So-called ‘predatory’ publishers and journals charge authors Article Processing Charges (APCs) to publish articles but offer little to no editorial support. They abuse the Open Access system. Legitimate open access publishers also charge APCs but use them to cover their publishing and archiving costs. Predatory publishers usually promise these same services but do not provide them once authors have paid the APCs. Note that Open Access journals are not by definition predatory. There are many credible Open Access journals and some even do not have APCs.
What does this mean for me as an author?
Publishing in predatory journals can be harmful to you as an author because publications in these journals may not count towards doctoral thesis regulations or tenure-track goals. You should also be wary of predatory journals when using and citing sources, as the articles in predatory journals may not have been thoroughly peer reviewed.
Tips for identifying predatory journals
How can you distinguish between credible and predatory journals? Consider doing the following:
Verify information on the journal website
- Take a look at the editorial board: Does it include experts from your field or other credible scientists? See if you can verify the contact information of the journal’s board members elsewhere, for instance, on their university webpage.
- Look for the journal’s editorial office location and see if you can verify the address.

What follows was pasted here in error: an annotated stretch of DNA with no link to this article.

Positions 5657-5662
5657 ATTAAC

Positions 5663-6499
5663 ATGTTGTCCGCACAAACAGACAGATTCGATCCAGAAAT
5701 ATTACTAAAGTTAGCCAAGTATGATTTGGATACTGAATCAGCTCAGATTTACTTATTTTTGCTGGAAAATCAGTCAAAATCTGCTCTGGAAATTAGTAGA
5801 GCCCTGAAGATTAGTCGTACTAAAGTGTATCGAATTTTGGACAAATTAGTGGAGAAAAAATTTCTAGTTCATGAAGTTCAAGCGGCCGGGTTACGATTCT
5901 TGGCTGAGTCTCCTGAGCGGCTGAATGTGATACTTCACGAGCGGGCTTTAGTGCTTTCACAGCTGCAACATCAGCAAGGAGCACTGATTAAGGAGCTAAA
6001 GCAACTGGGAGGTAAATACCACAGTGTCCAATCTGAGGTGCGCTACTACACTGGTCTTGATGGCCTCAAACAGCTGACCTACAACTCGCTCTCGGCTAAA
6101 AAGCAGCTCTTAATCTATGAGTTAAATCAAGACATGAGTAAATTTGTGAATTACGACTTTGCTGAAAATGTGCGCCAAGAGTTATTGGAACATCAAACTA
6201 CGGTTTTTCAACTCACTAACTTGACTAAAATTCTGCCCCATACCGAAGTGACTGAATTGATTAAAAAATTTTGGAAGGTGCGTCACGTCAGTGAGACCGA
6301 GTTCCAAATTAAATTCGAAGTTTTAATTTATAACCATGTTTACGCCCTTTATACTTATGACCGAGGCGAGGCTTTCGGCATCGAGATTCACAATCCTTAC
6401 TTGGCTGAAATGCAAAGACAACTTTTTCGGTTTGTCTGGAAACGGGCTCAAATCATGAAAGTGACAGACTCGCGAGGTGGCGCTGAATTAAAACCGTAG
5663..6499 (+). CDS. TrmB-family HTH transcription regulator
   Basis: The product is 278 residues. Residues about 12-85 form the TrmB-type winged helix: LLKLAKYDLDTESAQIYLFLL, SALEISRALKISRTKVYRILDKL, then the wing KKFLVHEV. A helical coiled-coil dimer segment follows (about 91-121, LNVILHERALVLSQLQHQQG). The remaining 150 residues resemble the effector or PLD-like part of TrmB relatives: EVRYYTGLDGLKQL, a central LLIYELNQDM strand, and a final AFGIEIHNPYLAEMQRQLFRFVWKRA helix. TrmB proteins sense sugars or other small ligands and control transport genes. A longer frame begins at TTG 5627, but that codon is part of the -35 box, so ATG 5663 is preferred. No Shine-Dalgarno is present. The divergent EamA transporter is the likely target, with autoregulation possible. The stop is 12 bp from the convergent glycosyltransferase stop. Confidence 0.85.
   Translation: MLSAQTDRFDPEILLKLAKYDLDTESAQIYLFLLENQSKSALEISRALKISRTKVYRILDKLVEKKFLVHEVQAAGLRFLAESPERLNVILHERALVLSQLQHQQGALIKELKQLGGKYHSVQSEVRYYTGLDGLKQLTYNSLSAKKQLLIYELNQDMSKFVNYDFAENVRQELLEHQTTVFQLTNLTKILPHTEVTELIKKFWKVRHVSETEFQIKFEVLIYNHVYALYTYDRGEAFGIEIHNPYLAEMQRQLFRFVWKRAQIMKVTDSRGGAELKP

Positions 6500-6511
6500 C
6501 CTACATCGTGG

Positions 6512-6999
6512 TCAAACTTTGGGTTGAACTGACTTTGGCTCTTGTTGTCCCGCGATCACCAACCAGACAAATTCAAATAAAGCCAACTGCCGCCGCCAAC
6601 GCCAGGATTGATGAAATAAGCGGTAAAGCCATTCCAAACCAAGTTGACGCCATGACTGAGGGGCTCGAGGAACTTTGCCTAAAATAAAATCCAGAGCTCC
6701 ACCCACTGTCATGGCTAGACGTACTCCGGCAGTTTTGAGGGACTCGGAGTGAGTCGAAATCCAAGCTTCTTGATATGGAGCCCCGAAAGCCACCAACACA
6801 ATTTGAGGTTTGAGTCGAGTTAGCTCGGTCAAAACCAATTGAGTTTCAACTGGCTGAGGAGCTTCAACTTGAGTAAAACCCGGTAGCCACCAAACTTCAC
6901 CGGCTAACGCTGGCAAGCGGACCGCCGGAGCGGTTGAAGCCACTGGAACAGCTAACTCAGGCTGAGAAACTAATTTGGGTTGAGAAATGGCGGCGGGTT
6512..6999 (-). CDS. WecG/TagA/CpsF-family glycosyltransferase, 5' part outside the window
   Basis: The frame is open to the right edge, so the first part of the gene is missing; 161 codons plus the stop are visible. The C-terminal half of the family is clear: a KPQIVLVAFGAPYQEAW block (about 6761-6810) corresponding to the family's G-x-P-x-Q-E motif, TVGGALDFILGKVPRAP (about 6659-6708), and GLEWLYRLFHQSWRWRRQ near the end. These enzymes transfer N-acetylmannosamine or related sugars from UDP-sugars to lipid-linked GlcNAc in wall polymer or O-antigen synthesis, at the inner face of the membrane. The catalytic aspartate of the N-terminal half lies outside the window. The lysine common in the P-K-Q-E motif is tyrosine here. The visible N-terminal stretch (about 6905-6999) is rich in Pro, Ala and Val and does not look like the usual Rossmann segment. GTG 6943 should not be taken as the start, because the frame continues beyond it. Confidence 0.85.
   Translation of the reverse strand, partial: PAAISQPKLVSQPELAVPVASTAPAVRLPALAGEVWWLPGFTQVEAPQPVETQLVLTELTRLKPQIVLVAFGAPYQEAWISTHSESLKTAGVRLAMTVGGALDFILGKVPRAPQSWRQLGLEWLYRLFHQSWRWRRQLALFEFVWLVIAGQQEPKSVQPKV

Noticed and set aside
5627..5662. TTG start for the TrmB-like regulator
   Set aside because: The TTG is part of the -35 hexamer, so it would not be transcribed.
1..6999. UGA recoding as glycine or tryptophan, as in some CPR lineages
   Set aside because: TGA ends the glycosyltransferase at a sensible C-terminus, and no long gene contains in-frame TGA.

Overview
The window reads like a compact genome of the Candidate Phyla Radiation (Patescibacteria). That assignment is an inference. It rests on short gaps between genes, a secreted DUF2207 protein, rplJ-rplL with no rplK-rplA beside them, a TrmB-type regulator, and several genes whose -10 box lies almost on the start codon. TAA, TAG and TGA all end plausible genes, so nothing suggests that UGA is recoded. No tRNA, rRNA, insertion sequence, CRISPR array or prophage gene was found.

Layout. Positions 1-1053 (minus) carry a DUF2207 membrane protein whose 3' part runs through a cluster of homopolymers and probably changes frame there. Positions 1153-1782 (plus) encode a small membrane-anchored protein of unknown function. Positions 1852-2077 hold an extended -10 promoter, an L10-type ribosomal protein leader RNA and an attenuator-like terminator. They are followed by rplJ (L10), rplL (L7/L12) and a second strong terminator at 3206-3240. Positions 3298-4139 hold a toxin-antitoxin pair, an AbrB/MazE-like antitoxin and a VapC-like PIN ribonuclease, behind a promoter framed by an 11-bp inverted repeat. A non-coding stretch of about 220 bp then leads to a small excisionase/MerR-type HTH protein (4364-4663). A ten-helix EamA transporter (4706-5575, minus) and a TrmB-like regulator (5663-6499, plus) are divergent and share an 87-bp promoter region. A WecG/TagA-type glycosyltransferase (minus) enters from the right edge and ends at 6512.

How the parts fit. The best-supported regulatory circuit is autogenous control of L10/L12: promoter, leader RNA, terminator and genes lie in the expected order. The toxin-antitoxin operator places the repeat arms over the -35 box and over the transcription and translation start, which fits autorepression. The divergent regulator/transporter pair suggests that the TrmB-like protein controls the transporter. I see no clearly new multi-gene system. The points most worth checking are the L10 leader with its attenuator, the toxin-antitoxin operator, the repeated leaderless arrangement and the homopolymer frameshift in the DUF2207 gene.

- If the publisher provides the Journal Impact Factor, try to verify it. You can look up Journal Impact Factors on the Journal Citation Reports website.
Assess how the journal presents itself
- Look at the emails you have received from the publisher. It is not a good sign if they are unsolicited and poorly written, appear overly flattering (e.g., ‘you are a leading expert in your field’), or make contradictory claims. Assess the look and feel of the publisher’s website. Be wary if the journal website posts non-related or non-academic advertisements. Pay special attention to the layout of the website. Websites of predatory publishers often mimic those of credible publishers.
- See if the publisher clearly communicates about the peer review process, the publishing schedule, copyright agreements, and fees. Publishers should be transparent about these. Open access should never demand the copyright.
Look at the published materials
- Scan some of the articles that the journal has published and assess their quality. Is it the level you would expect in terms of content and language? Do the articles fit within the journal’s stated scope?
- Look at the time between the submission and acceptance of articles. Is this enough for peer review and revision?
Search for the journal in directories
- See if the publisher is listed in the Directory of Open Access Journals (DOAJ). DOAJ is a list of credible open access journals. An alternative ‘whitelist’ of open access journals is Quality Open Access Market (QOAM).
- See if the publisher is on Beall’s List. This source lists over a thousand publishers considered ‘potential, possible, or probable predatory’ by academic librarian Jeffrey Beall. Note: as of January 2017, this list is no longer maintained. It will lose its completeness and accuracy over time.
- See if the journal is indexed in a major bibliographic databases, like Scopus, Web of Science or PubMed. If a journal is indexed there, it is trustworthy.
If you are still not sure, contact us. We can help you assess the authenticity of a publisher or journal.